about five inches long and weigh less than one                                   Chimney Swifts historically                                                                 Decreased availability of




                                                                                                                                                credit ron windingstad
                             ounce, they have a wingspan of up to 12 inches.                                  nested and roosted in hollow                                                                insects may also be con-
                             These swifts breed across much of eastern North                                  trees. Originally called                                                                    tributing to this decline.
                             America and spend their winters in Peru.                                         American Swifts, they became                                                                These recent trends have
                                                                                                              known as Chimney Swifts as                                                                  prompted Audubon
                                                                                                              they readily adapted to the                                                                 Minnesota and others
                             Unique Adaptations                                                                                                                                                           to undertake efforts to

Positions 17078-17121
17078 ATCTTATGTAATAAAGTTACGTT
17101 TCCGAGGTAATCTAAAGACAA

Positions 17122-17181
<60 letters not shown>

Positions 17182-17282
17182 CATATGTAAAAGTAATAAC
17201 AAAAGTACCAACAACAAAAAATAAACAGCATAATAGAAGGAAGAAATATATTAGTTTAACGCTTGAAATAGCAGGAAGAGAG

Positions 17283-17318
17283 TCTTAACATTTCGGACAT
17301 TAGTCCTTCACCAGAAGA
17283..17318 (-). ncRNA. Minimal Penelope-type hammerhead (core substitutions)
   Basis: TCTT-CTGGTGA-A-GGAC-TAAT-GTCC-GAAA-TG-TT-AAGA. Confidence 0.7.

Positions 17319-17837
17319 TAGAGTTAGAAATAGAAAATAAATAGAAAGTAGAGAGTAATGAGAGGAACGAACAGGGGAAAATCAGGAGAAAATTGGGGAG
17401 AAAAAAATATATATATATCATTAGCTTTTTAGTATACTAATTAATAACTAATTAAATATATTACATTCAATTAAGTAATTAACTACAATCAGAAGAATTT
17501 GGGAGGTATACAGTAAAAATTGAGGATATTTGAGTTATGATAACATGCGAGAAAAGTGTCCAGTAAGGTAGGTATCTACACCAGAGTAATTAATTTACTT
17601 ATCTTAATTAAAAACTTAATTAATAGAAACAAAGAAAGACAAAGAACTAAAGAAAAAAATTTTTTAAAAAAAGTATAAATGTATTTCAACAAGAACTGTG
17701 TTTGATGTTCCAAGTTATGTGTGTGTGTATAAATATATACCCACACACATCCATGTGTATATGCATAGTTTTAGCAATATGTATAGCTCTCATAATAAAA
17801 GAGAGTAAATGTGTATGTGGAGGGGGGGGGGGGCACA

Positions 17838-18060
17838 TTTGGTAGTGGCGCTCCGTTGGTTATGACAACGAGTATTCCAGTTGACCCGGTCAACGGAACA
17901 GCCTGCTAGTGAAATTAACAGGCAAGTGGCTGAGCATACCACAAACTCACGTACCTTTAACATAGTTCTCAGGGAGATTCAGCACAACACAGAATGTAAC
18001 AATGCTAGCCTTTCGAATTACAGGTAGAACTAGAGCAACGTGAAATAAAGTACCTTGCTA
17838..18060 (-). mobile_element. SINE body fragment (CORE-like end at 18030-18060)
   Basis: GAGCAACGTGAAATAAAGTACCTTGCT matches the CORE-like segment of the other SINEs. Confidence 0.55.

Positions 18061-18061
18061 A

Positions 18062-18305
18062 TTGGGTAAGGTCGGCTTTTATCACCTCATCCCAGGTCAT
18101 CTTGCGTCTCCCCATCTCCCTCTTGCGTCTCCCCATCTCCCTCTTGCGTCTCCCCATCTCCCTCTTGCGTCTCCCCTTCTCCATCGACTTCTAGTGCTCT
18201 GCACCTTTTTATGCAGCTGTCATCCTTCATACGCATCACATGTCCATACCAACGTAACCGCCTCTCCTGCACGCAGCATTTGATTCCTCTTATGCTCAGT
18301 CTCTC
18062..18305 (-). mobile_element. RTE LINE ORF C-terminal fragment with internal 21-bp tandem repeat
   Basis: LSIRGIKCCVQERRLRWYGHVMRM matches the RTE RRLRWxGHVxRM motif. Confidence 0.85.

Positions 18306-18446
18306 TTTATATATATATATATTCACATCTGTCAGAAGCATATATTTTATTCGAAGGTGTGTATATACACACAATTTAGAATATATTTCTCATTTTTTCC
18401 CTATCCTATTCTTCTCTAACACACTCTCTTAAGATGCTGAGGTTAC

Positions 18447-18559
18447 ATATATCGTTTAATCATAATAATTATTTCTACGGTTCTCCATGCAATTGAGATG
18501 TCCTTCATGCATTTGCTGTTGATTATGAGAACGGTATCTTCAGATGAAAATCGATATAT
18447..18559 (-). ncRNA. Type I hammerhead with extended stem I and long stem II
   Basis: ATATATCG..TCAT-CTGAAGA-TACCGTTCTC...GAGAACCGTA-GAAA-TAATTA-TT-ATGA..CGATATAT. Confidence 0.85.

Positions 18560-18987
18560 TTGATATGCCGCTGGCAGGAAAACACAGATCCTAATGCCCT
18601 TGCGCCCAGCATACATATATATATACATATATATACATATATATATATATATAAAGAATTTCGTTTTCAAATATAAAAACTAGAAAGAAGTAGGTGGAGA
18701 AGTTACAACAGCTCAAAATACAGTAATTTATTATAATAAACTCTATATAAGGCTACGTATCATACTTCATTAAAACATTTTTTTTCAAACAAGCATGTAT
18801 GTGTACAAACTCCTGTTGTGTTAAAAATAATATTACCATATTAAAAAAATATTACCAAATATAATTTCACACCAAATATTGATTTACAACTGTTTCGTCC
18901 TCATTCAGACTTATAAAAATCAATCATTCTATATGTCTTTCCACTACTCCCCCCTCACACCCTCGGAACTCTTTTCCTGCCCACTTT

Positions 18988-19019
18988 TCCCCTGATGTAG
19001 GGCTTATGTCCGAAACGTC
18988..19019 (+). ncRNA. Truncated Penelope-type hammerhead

masonry chimneys erected by         Chimney Swift tower being built by an Eagle Scout
                             Chimney Swifts have long claw-like feet and stiff                                                                    of Troop 524 and the tower completed at the Aveda       promote Chimney Swift
                                                                                                              the settlers moving into their      Corporation headquarters in Blaine, Minnesota.
                             bristles on their tails that are used to cling to rough                                                                                                                      conservation.
                                                                                                              areas. Because chimneys were
                             vertical surfaces making chimneys ideal for nesting
                                                                                                              not used during the nesting season, they proved
                             and roosting. Only one pair of swifts nests in a                                                                                                     Audubon’s Conservation Efforts
                                                                                                              to be excellent substitutes for dead trees. In fact,
                             single chimney, although they allow non-nesting